THAT is a really interesting way to look at it.

Maria said...

I'd agree the first draft is the 'telling' draft, and definitely everything after that should be showing us.

I'd also add use the senses, they are often overlooked but often a smell, or sound, or how something feels is the brushstroke we need to make it real.

Dianne K. Salerni said...

I get frustrated too, trying to get quality writing from my students. Of course, there are many students who take my instruction to heart and try to apply it.

But there are so many more who slap down whatever comes to their head -- no matter what POV, verb tense, and no matter how many sentences start with the same words. (So, Then, or I)

I show them what a paragraph looks like and reteach them what it means to indent. (They were taught before, but it doesn't stick.) And then they'll still center all the text or set up the page with hanging indents. When I ask for more detail, they stick descriptive words right into the middle of a sentence -- without changing any other words -- so that it no longer makes a sentence.

I wish I knew the perfect lesson, explanation, (or carrot and stick) to get them to just *think* more about what they are writing.

Lisa Regan said...

For me it always helps me to have a list of examples. Like: "John felt scared" vs. "John's heart thundered in his chest. He wiped his sweaty palms on his shirt." Maybe give them the examples (i.e. John felt scared. Dora was angry. Bob was so bored.) and then make THEM write the "showing" sentence instead. That way they SEE it at work and get hands on practice and if you give them the starting sentence (the telling one) they have somewhere to start from. And they get practice.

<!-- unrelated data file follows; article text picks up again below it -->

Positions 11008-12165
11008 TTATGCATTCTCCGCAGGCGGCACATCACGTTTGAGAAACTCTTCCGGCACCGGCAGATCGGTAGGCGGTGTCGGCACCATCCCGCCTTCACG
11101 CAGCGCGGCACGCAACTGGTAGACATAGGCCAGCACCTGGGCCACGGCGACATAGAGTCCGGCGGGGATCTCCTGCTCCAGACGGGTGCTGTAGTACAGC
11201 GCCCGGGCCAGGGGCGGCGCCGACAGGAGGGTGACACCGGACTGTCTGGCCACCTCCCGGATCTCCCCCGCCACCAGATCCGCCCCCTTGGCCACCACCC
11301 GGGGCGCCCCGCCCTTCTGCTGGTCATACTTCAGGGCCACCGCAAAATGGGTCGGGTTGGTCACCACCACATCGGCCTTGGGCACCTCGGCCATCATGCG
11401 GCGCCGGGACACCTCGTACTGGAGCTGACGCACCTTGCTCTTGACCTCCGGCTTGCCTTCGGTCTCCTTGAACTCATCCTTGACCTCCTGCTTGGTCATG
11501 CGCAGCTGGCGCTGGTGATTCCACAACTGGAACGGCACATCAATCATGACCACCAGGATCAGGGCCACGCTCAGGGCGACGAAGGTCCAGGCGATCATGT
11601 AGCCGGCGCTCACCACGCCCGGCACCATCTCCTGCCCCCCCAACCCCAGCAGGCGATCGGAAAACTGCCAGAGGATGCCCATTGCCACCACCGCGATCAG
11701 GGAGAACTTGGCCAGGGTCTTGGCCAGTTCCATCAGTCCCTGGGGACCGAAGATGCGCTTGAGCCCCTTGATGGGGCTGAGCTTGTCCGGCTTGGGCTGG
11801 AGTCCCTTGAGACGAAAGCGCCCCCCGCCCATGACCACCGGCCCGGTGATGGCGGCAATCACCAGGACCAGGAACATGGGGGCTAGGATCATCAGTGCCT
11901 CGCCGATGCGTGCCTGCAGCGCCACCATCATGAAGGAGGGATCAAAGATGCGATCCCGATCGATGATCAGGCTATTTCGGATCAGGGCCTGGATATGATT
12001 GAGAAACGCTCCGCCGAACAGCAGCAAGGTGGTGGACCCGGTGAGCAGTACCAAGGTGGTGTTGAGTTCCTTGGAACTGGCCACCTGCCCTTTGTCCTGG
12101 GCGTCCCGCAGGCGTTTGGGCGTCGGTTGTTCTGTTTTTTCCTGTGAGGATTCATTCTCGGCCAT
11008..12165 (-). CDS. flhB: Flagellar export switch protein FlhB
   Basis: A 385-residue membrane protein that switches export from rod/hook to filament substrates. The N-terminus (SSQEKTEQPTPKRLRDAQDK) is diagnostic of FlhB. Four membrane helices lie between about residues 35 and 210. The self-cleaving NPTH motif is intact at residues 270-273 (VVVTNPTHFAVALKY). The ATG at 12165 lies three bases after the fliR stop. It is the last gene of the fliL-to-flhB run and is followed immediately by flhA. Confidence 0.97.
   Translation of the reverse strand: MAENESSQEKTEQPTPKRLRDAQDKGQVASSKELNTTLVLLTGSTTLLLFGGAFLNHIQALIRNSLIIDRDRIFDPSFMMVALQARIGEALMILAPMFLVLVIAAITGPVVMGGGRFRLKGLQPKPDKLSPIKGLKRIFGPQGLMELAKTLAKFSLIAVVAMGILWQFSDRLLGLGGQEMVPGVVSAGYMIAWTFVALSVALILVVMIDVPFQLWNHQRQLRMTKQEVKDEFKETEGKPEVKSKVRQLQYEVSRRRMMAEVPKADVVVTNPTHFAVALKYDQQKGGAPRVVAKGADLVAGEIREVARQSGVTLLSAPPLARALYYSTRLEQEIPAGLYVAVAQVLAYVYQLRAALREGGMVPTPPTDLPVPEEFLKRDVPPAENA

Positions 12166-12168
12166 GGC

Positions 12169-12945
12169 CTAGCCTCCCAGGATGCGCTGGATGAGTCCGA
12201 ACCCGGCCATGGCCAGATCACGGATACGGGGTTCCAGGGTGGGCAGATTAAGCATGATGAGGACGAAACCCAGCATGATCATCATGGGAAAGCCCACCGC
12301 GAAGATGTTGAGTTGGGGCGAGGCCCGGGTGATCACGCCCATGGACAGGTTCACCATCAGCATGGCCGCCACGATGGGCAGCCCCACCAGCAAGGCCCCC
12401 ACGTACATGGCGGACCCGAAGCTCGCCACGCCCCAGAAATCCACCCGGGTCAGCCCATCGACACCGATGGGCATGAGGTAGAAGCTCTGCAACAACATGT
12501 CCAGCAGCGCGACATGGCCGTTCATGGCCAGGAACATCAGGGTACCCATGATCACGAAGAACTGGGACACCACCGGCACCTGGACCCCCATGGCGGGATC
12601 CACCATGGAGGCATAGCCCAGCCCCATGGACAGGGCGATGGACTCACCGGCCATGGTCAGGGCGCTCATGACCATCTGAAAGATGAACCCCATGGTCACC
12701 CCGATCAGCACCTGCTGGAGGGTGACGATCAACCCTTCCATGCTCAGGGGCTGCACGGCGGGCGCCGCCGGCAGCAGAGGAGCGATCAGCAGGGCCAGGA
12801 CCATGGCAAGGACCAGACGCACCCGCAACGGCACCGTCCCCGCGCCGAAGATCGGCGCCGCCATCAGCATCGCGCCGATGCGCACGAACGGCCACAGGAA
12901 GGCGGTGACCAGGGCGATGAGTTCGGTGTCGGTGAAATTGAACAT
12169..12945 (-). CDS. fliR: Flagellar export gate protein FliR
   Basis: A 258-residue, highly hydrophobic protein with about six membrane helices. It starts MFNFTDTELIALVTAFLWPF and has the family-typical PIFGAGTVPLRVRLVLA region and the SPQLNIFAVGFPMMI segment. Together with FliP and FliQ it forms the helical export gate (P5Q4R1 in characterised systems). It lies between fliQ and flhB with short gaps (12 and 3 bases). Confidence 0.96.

Lisa Regan said...

Also, to add to that, you could go through it with them: Bobby was so bored. Ask them what kinds of things do people do when they feel bored? Or Dora was angry: what do people do when they are angry? How do they look? How do their voices sound? How can you tell by looking at a person that they're angry or bored or scared? Make them come up with the examples. I think if you start with simple emotions that kids can relate to, it will be an easier concept to grasp. Then you can move on to more abstract things like describing the "glint of light on broken glass". Then you can show them pictures like of a dirty city street and say how does this look? Abandoned? Desolate? Why? What are the details in the photo that make the picture look that way? That way they get used to picking out things they can see (and thus show) that evoke certain feelings.